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Comical games such as "Cotton" and "Trouble Witches Neo," for example, typically present the broom-riding ladies as cute and somewhat misguided characters. Even recently popular manga and anime "Witchcraft Works" presents most of its witches the same way, although it certainly has its share of villainous mistresses of the occult.
Once in a while, though, you get characters that lean closer to the image of those feared witches of old than, say, the mean "witch" who broke your heart in a million pieces or flipped you off at the freeway ramp. One of those is titular swamp witch Metallia in "The Witch and the Hundred Knight." Originally named Metallica before the the U.S. localization team"s legal department got involved, this master of puppets looks like one of those harmless witches from manga and anime lore. It doesn"t take long in the game, however, before players realize that this is one youthful-looking hag who is bad to the bone.
Thanks to a sadistic and cruel personality as well as an overly aggressive English translation that goes beyond the source material, Metallia initially comes off as a pretty unlikable, potty-mouthed character in this action-adventure game. As with all tales, however, you"ll need to commit some time to learn her full story and experience the requisite payoff for the character, though you can play the game as nicely or as ruthlessly as you want.
Gameplay is pretty much based on overhead action as you control Metallia"s underling, the Hundred Knight. Its design almost feels like a roguelike instead of a straight-up action game as you go through various stages and collect items while fighting foes. One interesting feature is the ability to equip various weapons that influence how your attack combos look like. Your knight also has a hunger bar that limits how much time you can spend in dungeons so you have to balance exploration with fulfilling the parameters of your mission while satiating your little warrior"s appetite.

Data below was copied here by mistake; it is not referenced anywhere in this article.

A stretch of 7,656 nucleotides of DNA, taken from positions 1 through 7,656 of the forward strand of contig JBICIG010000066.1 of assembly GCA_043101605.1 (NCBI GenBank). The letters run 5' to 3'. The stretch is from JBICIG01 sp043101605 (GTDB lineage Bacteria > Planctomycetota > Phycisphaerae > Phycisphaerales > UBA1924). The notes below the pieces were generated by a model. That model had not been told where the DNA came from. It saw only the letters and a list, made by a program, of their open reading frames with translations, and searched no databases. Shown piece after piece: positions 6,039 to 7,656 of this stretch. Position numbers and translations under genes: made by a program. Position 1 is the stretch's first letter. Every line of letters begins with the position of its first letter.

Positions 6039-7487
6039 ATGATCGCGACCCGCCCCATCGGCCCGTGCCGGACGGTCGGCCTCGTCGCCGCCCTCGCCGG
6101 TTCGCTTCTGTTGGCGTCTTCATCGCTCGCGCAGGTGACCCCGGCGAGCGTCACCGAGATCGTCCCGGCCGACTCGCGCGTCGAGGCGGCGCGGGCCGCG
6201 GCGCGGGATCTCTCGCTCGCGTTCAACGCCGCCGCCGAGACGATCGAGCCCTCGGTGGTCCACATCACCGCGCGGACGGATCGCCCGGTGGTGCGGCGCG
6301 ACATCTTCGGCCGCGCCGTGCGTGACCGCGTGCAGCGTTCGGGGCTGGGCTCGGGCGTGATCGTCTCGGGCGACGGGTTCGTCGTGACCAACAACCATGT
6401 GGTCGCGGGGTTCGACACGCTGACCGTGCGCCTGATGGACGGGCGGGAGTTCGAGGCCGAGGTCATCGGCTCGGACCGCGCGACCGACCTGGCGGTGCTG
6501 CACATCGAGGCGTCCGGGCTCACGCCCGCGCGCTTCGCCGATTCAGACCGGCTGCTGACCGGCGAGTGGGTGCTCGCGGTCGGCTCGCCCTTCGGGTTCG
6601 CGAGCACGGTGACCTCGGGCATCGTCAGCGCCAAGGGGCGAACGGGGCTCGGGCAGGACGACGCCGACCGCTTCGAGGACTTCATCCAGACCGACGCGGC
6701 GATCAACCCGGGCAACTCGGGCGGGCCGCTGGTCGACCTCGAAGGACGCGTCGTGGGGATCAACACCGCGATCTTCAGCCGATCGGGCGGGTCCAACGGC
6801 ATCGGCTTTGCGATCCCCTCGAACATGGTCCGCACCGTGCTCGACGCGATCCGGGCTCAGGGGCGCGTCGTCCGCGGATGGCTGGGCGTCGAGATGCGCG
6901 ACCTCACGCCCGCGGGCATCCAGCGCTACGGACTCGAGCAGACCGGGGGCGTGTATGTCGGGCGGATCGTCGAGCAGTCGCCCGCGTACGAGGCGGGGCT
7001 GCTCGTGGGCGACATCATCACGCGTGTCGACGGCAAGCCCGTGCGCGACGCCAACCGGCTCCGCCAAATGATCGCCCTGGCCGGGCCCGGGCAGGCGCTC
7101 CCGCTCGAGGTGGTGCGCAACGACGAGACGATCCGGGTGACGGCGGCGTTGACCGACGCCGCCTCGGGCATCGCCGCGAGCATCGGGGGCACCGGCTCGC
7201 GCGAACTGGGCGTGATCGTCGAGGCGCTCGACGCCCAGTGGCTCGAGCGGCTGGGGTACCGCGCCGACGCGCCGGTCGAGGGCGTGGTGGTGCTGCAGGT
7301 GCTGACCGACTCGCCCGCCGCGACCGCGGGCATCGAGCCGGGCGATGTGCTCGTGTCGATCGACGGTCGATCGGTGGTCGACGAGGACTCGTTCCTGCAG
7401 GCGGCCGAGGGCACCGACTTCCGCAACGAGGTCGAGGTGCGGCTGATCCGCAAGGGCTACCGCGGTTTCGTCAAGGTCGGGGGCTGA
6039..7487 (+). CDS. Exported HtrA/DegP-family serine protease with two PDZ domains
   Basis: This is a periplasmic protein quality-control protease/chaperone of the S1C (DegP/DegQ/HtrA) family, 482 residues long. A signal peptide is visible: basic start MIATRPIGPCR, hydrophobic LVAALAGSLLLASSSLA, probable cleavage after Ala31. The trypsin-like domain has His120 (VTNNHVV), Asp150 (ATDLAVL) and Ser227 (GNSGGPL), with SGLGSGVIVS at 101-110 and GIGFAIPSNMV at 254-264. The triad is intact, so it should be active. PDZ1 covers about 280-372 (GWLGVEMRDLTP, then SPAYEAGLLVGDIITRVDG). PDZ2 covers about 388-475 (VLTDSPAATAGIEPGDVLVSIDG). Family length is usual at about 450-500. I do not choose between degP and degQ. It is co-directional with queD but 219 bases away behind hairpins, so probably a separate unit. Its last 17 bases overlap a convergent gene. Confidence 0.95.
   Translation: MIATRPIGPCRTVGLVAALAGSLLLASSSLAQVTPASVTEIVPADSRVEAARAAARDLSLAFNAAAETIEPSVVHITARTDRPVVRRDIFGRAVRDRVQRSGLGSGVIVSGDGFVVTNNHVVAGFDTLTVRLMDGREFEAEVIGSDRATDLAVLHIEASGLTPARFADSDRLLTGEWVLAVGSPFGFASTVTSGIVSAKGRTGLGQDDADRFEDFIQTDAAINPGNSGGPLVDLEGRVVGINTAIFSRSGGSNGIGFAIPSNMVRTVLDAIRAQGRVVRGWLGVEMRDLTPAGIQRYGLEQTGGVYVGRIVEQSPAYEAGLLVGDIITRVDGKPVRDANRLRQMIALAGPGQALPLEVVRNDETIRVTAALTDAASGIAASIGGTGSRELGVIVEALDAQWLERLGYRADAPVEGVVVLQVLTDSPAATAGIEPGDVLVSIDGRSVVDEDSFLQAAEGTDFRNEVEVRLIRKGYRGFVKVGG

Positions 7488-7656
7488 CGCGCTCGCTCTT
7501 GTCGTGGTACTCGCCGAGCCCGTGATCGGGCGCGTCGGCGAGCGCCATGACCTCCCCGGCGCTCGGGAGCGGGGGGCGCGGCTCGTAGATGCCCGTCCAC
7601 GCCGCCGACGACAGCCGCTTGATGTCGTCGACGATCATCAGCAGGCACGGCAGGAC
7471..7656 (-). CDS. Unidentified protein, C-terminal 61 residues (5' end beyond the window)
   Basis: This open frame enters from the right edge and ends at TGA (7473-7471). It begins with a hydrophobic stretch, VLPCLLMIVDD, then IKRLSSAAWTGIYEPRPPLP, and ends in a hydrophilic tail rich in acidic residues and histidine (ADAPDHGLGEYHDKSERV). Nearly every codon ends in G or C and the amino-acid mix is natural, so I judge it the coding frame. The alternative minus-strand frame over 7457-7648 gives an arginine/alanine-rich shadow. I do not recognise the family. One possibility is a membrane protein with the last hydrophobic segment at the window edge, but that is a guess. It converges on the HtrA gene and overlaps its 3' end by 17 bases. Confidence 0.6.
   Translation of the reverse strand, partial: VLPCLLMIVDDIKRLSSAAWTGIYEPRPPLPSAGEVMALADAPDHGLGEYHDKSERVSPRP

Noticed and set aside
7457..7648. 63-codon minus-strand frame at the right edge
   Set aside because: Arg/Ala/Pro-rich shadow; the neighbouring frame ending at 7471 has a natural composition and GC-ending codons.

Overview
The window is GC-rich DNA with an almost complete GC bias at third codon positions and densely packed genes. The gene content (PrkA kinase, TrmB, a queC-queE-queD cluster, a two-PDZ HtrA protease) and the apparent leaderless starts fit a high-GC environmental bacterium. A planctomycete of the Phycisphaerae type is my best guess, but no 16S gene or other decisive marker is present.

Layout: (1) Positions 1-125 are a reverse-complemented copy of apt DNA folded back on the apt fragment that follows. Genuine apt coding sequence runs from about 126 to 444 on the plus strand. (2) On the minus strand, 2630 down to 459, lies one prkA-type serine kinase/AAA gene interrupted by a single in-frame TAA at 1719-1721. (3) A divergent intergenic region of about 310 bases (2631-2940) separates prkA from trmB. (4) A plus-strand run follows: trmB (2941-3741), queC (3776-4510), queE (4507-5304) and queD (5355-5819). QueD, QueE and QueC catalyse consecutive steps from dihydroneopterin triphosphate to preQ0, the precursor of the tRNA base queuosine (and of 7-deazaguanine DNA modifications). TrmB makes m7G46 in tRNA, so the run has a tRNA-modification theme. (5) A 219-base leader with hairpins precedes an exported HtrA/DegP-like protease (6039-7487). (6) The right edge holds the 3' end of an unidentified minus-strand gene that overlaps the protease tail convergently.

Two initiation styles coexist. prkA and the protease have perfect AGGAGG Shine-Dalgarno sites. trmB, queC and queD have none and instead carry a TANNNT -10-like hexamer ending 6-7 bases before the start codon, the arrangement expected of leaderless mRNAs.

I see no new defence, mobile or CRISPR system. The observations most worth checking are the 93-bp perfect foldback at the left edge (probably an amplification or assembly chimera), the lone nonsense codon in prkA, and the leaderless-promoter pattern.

Choice plays a role in the game, whether it be picking decisions for your Knight during key conversations, deciding whether or not to invade people"s homes, or going for its three different endings. The gameplay design has its moments but doesn"t have the same polish that"s seen in Nippon Ichi"s role-playing games. The camera also can be annoying, something that"s exacerbated when stuff like foliage covers your view. The Tim Burton-style soundtrack, on the other hand, is excellent and is a high point for the game. Folks who like dark humor will appreciate the story as well, though certain parts of the dialogue might make some folks uncomfortable. One plus is that you can switch to the Japanese language track if you wish.
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Overall, The Witch and the Hundred Knight sports an intriguing premise that doesn"t quite reach its potential due to its uneven execution. It"s certainly not for everybody, though hardcore fans of quirky games and roguelikes might still enjoy what it has to offer.